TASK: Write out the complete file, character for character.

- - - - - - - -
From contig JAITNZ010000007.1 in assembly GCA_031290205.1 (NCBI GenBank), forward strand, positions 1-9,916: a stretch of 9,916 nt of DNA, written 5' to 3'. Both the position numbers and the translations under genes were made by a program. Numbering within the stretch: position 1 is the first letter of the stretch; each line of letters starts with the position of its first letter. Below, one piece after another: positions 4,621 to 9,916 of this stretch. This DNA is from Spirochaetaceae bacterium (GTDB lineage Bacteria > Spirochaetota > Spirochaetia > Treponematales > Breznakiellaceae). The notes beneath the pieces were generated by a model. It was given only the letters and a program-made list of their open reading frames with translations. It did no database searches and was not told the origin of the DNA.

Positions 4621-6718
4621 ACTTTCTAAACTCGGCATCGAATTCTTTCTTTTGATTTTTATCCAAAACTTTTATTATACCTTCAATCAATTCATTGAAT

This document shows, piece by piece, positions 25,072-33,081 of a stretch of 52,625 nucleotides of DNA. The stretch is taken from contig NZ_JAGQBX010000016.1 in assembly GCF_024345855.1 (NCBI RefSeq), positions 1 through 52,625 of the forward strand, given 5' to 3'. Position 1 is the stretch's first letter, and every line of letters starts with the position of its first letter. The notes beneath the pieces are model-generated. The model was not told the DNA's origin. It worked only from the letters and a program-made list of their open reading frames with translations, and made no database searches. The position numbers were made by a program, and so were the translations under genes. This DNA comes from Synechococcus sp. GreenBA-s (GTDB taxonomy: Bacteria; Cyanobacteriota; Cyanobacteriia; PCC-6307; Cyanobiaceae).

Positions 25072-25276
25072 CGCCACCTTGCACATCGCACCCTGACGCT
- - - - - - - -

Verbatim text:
From contig JAITNZ010000007.1 in assembly GCA_031290205.1 (NCBI GenBank), forward strand, positions 1-9,916: a stretch of 9,916 nt of DNA, written 5' to 3'. Both the position numbers and the translations under genes were made by a program. Numbering within the stretch: position 1 is the first letter of the stretch; each line of letters starts with the position of its first letter. Below, one piece after another: positions 4,621 to 9,916 of this stretch. This DNA is from Spirochaetaceae bacterium (GTDB lineage Bacteria > Spirochaetota > Spirochaetia > Treponematales > Breznakiellaceae). The notes beneath the pieces were generated by a model. It was given only the letters and a program-made list of their open reading frames with translations. It did no database searches and was not told the origin of the DNA.

Positions 4621-6718
4621 ACTTTCTAAACTCGGCATCGAATTCTTTCTTTTGATTTTTATCCAAAACTTTTATTATACCTTCAATCAATTCATTGAAT

This document shows, piece by piece, positions 25,072-33,081 of a stretch of 52,625 nucleotides of DNA. The stretch is taken from contig NZ_JAGQBX010000016.1 in assembly GCF_024345855.1 (NCBI RefSeq), positions 1 through 52,625 of the forward strand, given 5' to 3'. Position 1 is the stretch's first letter, and every line of letters starts with the position of its first letter. The notes beneath the pieces are model-generated. The model was not told the DNA's origin. It worked only from the letters and a program-made list of their open reading frames with translations, and made no database searches. The position numbers were made by a program, and so were the translations under genes. This DNA comes from Synechococcus sp. GreenBA-s (GTDB taxonomy: Bacteria; Cyanobacteriota; Cyanobacteriia; PCC-6307; Cyanobiaceae).

Positions 25072-25276
25072 CGCCACCTTGCACATCGCACCCTGACGCT